Notes

Acknowledgements

We acknowledge Project Mosaic at the University of North Carolina at Charlotte for their assistance in data analysis. We also acknowledge Dr. Owen McMillan at the Smithsonian Tropical Research Institute, who was oversaw the project and its administrative responsibilities.

Funding

The Smithsonian Tropical Research Institute (STRI) and Instituto de Investigaciones Científicas y Servicios de Alta Tecnología (INDICASAT) supported this work financially. AW was supported by STRI’s short-term fellowship program and the Secretariat for Science, Technology and Innovation of Panama (SENACYT), through the National System of Investigation (SNI), supported research activities by AM and JRL. The funding bodies had no role in the design of the study, data collection, analysis, interpretation, or writing.

Availability of data and materials

All data generated or analyzed during the current study are available from the corresponding author on reasonable request.

Authors’ contributions

AW was responsible for the concept of the study and for designing the methodology, including the selection of neighborhoods and survey composition. AW analyzed the data, and wrote the first draft of the manuscript. AM and IH were responsible for overseeing the methodology and survey composition, in addition to manuscript revision. AM and IH were also responsible for all of the data collection. JRL oversaw the study design and was responsible for advising on project objectives as well as contributing to manuscript revisions. All authors have read and approved this manuscript.

Ethics approval and consent to participate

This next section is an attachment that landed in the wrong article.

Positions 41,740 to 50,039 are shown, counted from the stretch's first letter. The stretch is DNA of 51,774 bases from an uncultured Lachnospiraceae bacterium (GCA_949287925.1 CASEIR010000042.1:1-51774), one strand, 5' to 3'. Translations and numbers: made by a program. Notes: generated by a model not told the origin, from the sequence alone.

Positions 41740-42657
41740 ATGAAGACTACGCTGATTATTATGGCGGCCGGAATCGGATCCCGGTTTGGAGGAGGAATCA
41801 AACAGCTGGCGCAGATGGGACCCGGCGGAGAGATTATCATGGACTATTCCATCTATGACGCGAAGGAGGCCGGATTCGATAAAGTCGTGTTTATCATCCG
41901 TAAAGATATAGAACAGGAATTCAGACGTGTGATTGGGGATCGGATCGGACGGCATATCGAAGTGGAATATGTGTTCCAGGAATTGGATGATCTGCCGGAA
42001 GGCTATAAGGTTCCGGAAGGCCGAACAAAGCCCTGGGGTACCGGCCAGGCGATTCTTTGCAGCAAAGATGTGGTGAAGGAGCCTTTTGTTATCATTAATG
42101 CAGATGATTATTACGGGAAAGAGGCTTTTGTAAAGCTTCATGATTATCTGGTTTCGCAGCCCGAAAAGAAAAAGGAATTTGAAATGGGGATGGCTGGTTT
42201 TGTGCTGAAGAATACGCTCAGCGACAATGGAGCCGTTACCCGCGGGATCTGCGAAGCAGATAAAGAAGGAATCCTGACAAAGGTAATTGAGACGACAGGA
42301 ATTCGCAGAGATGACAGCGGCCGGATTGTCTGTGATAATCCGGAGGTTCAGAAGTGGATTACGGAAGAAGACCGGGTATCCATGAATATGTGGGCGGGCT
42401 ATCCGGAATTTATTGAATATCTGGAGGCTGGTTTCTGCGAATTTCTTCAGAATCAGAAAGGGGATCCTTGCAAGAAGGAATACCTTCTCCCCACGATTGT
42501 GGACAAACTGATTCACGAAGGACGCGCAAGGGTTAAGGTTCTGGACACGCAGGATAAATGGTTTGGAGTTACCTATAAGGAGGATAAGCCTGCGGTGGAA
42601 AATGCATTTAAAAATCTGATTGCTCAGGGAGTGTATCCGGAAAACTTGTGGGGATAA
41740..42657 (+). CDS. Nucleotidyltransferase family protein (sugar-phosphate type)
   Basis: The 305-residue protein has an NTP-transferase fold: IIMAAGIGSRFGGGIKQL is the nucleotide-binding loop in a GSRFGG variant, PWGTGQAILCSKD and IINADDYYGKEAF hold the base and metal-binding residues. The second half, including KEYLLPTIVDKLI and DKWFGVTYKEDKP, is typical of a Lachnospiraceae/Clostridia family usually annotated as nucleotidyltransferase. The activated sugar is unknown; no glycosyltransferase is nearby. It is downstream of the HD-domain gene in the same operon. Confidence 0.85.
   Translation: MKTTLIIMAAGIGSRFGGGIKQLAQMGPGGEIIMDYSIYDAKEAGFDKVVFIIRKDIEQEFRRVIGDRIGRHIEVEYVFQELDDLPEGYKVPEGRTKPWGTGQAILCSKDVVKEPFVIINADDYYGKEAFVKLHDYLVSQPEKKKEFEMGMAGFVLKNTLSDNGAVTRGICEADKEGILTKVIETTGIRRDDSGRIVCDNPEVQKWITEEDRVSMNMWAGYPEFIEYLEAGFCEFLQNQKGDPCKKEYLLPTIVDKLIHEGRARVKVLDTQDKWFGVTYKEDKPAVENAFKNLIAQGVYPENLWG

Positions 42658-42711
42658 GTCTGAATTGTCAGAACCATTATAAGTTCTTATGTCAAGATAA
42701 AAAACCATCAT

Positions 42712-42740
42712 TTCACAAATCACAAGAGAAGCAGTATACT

On April 2, 2017, This study was judged to meet the exempt category of “Survey, interview, public observation” under 45 CFR 46.101(b) as determined by the Institutional Review Board at The University of North Carolina at Charlotte (UNCC: 17–0065), who partnered with the local Panamanian institution, INDICASAT, for the ethical review. Written informed consent was obtained from participants, which was required regardless of exemption.

Consent for publication

Not applicable.

Competing interests

The authors declare that they have no competing interests.

Publisher’s Note

Springer Nature remains neutral with regard to jurisdictional claims in published maps and institutional affiliations.

Supplementary material

12889_2018_6172_MOESM1_ESM.docx (75 kb)
Additional file 1: Survey Instrument. (DOCX 74 kb)

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© The Author(s). 2018

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Authors and Affiliations

  • A. Whiteman
    • 1
    • 2
    Email author
  • A. Mejia
    • 3
  • I. Hernandez
    • 3
  • J. R. Loaiza
    • 2
    • 3
    • 4
  1. 1.Department of Geography & Earth SciencesUniversity of North Carolina at CharlotteCharlotteUSA
  2. 2.Smithsonian Tropical Research InstituteBalboaRepublic of Panama
  3. 3.Instituto de Investigaciones Científicas y Servicios de Alta Tecnología (INDICASAT AIP)PanamáRepública de Panamá
  4. 4.Programa Centroamericano de Maestría en EntomologíaUniversidad de PanamáPanama CityRepública de Panamá